The Dwarvish Stand

  • Objective: Defeat all enemy leaders.
  • Lose if: Kapou’e, Grüü, Al’Brock or Flar’Tar die or time runs out.
  • Turns: 35/30/27 (easy/medium/hard).
  • Starting units: Kapou’e, Grüü, Jetto and Inarix.

This is a relatively easy scenario. Recruit Wolf Riders and other types with lots of mobility, because just mushing through the snow to get to the enemy units will take a while. Do not bother with any Saurian fighters, who are terrible moving through ice/snow. It may be worthwhile to recall just a Soothsayer or two. You know all those Troll Whelps you've been spamming? Now is the time to recall your half-levelled Whelps who are quick and preferably fearless, but steer them away from plain snow and ice as much as possible. Quick assassins and archers are also helpful.

Let your allies get in front of you and screen your troops. Let them fight the entrenched units and rush out onto poor defensive ground. Considering that your allies will do much of the work for you (like in the previous scenario), you don't need to make plans for a very big fight, so don't over-recruit.

Simple alternative strategy for this easy scenario (min starting gold 300, medium difficulty):

Recall only one keep of: 1 direwolf rider, 5 troll warriors (preferably with the quick ability). Send one troll warrior together with the assassin and the rider around the south supporting your ally and taking some villages. Send all other troll warriors together with your leader through the hills to the north and then west.

Focus on fighting off the Gryphons first, which is not overly difficult. Then position your main force at the edge of the hills south-west of the ice river in the north and lure the dwarves into the river (fighting them in the hills is quite a pain). Once the main wave of dwarves is dealt with, press on towards the dwarven leader and kill him.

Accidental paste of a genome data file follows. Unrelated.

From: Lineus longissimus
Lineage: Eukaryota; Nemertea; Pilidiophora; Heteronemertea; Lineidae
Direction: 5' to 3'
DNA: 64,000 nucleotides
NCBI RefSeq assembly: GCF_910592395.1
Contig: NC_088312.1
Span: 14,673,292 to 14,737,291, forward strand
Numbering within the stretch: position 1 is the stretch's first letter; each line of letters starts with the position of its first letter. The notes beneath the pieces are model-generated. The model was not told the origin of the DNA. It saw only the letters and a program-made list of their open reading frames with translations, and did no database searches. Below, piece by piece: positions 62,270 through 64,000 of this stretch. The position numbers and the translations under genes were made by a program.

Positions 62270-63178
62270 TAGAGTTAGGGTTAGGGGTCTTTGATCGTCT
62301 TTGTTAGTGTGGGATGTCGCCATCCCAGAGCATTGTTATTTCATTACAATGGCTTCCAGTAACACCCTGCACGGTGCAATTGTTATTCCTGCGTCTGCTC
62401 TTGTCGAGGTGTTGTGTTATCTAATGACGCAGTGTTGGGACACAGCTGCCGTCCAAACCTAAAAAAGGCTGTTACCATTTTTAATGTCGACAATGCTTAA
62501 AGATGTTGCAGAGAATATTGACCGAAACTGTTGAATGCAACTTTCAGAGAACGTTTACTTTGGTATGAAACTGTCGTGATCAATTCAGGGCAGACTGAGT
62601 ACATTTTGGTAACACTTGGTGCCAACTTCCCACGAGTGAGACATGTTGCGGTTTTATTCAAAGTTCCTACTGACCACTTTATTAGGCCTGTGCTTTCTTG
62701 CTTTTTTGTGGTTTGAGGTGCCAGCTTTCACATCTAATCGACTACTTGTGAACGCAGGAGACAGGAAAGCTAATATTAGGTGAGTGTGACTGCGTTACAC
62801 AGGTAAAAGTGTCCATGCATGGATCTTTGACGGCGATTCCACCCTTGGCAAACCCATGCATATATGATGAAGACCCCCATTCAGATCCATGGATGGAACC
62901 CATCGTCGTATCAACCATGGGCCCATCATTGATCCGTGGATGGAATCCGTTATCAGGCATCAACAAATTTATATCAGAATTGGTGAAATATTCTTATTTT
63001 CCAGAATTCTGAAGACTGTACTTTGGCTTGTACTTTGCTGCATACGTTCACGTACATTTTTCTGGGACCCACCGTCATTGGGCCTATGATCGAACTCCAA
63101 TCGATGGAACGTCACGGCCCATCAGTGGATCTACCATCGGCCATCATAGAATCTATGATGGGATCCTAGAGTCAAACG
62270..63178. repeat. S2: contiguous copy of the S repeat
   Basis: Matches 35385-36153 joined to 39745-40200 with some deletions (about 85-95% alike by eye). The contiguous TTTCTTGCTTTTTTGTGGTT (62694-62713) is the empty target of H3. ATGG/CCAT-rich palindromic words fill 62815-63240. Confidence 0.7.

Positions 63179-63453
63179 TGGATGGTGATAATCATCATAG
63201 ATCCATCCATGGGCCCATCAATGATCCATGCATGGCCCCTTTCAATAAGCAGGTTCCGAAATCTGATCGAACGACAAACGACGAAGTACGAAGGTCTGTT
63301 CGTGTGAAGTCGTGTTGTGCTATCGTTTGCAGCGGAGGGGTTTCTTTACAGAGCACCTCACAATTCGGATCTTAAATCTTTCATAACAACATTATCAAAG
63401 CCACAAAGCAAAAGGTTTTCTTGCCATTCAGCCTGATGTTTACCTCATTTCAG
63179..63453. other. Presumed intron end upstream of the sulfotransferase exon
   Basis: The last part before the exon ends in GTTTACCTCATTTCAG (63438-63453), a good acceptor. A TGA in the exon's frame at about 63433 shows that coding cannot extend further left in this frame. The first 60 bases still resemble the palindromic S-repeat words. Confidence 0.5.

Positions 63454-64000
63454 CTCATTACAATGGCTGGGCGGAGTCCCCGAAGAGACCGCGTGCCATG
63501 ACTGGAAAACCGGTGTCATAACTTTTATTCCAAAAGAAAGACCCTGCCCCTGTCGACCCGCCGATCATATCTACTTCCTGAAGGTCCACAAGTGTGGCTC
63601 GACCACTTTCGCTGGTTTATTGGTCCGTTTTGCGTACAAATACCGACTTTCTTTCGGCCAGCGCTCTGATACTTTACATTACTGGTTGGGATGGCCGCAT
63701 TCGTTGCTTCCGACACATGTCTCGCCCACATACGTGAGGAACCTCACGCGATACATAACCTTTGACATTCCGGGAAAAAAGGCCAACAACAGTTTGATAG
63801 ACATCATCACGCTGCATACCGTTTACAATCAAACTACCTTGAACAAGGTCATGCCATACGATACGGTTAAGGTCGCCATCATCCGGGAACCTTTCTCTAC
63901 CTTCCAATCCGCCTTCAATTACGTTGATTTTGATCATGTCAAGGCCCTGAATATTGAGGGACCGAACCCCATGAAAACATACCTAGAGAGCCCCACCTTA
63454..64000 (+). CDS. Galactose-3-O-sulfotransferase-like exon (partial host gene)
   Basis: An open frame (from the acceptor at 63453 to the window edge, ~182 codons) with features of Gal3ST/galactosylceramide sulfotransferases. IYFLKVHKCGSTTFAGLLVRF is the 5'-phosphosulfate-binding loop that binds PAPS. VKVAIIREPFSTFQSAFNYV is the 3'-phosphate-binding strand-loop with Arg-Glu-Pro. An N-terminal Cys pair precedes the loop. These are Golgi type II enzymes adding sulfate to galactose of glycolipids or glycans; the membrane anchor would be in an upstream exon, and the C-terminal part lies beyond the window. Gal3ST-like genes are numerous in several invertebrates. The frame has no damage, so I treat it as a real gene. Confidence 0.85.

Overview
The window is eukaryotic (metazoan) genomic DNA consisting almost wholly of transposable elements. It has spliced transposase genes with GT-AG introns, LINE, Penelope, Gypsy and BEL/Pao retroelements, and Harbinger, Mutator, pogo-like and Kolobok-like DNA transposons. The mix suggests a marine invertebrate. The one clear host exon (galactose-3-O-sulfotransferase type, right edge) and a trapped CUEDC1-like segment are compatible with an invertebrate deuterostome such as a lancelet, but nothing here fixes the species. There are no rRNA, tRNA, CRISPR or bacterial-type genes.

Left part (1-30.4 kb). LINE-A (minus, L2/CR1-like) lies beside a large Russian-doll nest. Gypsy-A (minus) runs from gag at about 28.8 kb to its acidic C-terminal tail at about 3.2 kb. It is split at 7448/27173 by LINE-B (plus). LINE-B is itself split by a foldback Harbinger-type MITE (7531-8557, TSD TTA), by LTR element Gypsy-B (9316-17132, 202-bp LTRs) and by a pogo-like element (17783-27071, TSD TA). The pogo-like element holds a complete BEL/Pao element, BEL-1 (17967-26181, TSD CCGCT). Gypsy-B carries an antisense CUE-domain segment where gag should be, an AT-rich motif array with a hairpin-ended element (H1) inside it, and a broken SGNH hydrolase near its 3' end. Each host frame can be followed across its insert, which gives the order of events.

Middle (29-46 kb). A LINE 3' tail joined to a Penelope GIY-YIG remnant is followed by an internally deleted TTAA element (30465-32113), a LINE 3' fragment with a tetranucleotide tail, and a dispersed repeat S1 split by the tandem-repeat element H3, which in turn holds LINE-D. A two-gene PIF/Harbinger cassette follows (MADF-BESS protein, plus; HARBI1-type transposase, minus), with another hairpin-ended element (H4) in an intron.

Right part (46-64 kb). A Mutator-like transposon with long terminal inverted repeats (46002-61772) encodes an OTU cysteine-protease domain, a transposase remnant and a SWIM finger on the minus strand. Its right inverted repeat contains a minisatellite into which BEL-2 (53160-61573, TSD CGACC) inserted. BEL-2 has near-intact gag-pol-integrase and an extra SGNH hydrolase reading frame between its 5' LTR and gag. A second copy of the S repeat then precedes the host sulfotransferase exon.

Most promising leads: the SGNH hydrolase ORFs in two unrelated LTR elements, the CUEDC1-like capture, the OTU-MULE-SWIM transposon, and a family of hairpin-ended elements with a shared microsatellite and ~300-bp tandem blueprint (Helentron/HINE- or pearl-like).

By this time the humans should be running low on units as well. Move some spare units in to kill their leader. Inarix is pretty much useless here so he can stay in one of the villages near the keep. You should be finished around turn 15 already and get a fair amount of money out of it.

Back Home

  • Objective: Defeat all enemy leaders.
  • Lose if: Kapou’e, Grüü, Al’Brock or Flar’Tar die or time runs out.
  • Turns: 40/35/30 (easy/medium/hard).
  • Starting units: Kapou’e, Jetto, Inarix and one orcish veteran.

You finally catch up with the elves and humans you've been following, and it is decided that you will surround them from all four corners of the map. Your forces are divided and you start on your own, without your veteran trolls for the first few turns, and this initial period will probably be the most challenging of all.

It is vital to quickly gain control of the two castle tiles between your keep and the closest human general, as well as the small patches of flat dirt, giving you the advantage to quickly thin out the human troops before reinforcements from the other castles arrive from the north.